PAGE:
Hudson on The Racist Dawn of Capitalism | Boston Review

Peter James Hudson reviews three recent history of slavery and capitalism texts to place them in conversation with radical black scholarship and political thought, past and present:

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ARTICLE/JOURNAL: Radical History Review Special Issue: Haitian Lives/Global Perspectives

Je renais de mes cendres (via The Public Archive)

The Winter 2013 Radical History Review is a special issue: “Haitian Lives/Global Perspectives.”

From the introduction:

As several of the essays in this issue explain, in the years since Michel-Rolph Trouillot famously showed that the Haitian Revolution was “unthinkable” and its his- tory relegated to silence, the country’s history has gone from “hidden” and “unknow- able” to widely studied in the United States and beyond.2 The 2010 earthquake did stimulate a burst of interest in Haiti and its past among both scholars and the general public abroad. As sudden as this awakening may have seemed, however, to understand Haiti better people looked to a body of research, writing, and reflection by Haiti specialists that had been decades in the making. Yet, a great deal of mis- information, and in fact disinformation, persists alongside Haiti’s new cachet, and the perspectives of Haitians themselves are chronically absent from the discussion.

Table of Contents:

Amy Chazkel, Melina Pappademos, and Karen Sotiropoulos. “Editor’s Introduction: Haitian Lives/Global Perspectives.” Radical History Review 2013, no. 115 (Winter 2013): 1–9.

Gary Wilder. “Telling Histories: A Conversation with Laurent Dubois and Greg Grandin.” Radical History Review 2013, no. 115 (Winter 2013): 11–25.

April Mayes, Yolanda C. Martín, Carlos Ulises Decena, Kiran Jayaram, and Yveline Alexis. “Transnational Hispaniola: Toward New Paradigms in Haitian and Dominican Studies.” Radical History Review 2013, no. 115 (Winter 2013): 26–32.

Simon R. Doubleday. “History After the Earthquake: Shifting the Axis of Teaching.” Radical History Review 2013, no. 115 (Winter 2013): 33–44.

Paul Cheney. “A Colonial Cul De Sac Plantation Life in Wartime Saint-Domingue, 1775 – 1782.” Radical History Review 2013, no. 115 (Winter, 2013): 45–64.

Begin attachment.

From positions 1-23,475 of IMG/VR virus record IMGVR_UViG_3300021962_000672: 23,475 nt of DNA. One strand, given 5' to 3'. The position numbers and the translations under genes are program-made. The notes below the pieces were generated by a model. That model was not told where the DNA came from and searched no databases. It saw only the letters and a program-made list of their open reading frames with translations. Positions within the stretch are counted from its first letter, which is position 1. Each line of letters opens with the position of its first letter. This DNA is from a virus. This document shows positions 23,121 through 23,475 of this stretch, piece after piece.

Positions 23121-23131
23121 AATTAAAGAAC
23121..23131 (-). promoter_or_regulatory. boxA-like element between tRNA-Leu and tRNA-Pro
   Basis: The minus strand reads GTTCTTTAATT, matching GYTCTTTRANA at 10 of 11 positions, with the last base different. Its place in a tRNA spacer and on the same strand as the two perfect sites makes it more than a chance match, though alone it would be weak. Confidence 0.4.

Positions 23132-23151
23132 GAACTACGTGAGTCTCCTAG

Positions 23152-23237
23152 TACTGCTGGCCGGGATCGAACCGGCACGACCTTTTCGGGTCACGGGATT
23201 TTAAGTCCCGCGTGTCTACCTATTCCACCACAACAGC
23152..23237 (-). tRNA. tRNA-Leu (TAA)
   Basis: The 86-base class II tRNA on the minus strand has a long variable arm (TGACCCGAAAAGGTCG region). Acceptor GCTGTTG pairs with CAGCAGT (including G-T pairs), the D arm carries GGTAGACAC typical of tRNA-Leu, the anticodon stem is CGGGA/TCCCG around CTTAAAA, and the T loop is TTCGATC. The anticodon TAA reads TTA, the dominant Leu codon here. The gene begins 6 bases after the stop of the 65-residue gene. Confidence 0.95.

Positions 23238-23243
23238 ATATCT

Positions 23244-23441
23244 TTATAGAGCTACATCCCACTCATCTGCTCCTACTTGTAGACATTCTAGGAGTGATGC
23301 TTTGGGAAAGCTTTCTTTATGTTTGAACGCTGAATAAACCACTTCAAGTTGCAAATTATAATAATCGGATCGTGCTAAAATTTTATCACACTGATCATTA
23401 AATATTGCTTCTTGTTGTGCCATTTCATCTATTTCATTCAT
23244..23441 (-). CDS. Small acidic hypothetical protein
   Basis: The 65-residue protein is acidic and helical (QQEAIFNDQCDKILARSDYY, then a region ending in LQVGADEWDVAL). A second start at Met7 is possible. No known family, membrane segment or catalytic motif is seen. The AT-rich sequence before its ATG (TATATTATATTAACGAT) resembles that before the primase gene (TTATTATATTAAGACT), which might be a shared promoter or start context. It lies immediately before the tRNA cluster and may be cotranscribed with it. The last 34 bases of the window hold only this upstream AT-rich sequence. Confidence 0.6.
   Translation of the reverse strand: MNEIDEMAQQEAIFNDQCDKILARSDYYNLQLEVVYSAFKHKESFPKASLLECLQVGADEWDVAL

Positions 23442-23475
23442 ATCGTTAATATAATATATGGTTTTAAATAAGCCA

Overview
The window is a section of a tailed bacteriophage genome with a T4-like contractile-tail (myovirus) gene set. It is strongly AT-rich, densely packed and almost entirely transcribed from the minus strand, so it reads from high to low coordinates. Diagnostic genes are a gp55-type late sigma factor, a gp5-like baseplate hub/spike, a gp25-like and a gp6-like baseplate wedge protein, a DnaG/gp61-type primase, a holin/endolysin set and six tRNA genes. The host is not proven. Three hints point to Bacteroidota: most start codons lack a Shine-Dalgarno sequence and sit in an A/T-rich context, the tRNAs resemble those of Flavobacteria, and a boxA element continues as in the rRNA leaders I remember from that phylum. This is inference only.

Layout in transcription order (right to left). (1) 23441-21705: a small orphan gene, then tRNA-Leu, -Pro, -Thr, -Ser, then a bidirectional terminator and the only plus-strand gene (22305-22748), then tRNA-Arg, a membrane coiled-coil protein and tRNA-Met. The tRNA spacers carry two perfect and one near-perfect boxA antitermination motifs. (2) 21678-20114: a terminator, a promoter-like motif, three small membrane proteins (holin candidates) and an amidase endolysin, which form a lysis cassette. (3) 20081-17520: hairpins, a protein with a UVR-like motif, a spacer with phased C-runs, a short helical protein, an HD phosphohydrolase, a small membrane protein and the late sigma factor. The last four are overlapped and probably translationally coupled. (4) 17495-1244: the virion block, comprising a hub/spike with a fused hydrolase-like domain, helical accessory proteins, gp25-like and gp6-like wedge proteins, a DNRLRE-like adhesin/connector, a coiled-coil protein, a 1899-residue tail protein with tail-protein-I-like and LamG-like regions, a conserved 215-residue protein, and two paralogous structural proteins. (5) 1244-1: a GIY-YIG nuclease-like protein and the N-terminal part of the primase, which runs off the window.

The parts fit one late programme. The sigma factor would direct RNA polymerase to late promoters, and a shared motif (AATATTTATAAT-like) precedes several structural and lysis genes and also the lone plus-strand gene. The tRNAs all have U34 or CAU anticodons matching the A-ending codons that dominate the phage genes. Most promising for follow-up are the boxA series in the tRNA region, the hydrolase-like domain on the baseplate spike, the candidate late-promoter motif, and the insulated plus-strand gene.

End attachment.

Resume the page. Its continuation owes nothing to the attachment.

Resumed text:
Lorelle D. Semley. “To Live and Die, Free and French Toussaint Louverture’s 1801 Constitution and the Original Challenge of Black Citizenship.” Radical History Review 2013, no. 115 (Winter 2013): 65–90.

Peter James Hudson. “The National City Bank of New York and Haiti, 1909 – 1922.” Radical History Review 2013, no. 115 (Winter 2013): 91–114.

Jana K. Lipman. “‘The Fish Trusts the Water, and It Is in the Water That It Is Cooked’ The Caribbean Origins of the Krome Detention Center.” Radical History Review 2013, no. 115 (Winter 2013): 115–141.

A. Naomi Paik. “Carceral Quarantine at Guantánamo Legacies of US Imprisonment of Haitian Refugees, 1991 – 1994.” Radical History Review 2013, no. 115 (Winter 2013): 142–168.

Leah Gordon. “Kanaval Vodou, Politics, and Revolution in the Streets of Haiti.” Radical History Review 2013, no. 115 (Winter 2013): 169–183.

Jerry Philogene. “Meditations on Traveling Diasporically: Jean-Ulrick Désert and Negerhosen2000.” Radical History Review 2013, no. 115 (Winter 2013): 184–193.

David Geggus. “Haiti and Its Revolution: Four Recent Books.” Radical History Review 2013, no. 115 (Winter 2013): 195–202.

Matthew J. Smith. “Haiti from the Outside In: A Review of Recent Literature.” Radical History Review 2013, no. 115 (Winter 2013): 203–211.

Toussaint Losier. “Jean Anil Louis-Juste, Prezan!” Radical History Review 2013, no. 115 (Winter 2013): 213–217.

Featured Image Credit: “Je renais de mes cendres” posted at the Public Archive: “…The reverse bears the inscription Les armoiries du Roi Henry Christophe, 1767-1820, Bâtisseur de La Citadelle (The arms of King Henry Christophe, 1767-1820, Builder of the Citadel). In the middle is the king’s coat of arms, a crowned phoenix rising from the flames, with stars in the firmament and the words, Je renais de mes cendres. (I am reborn from my ashes.)…”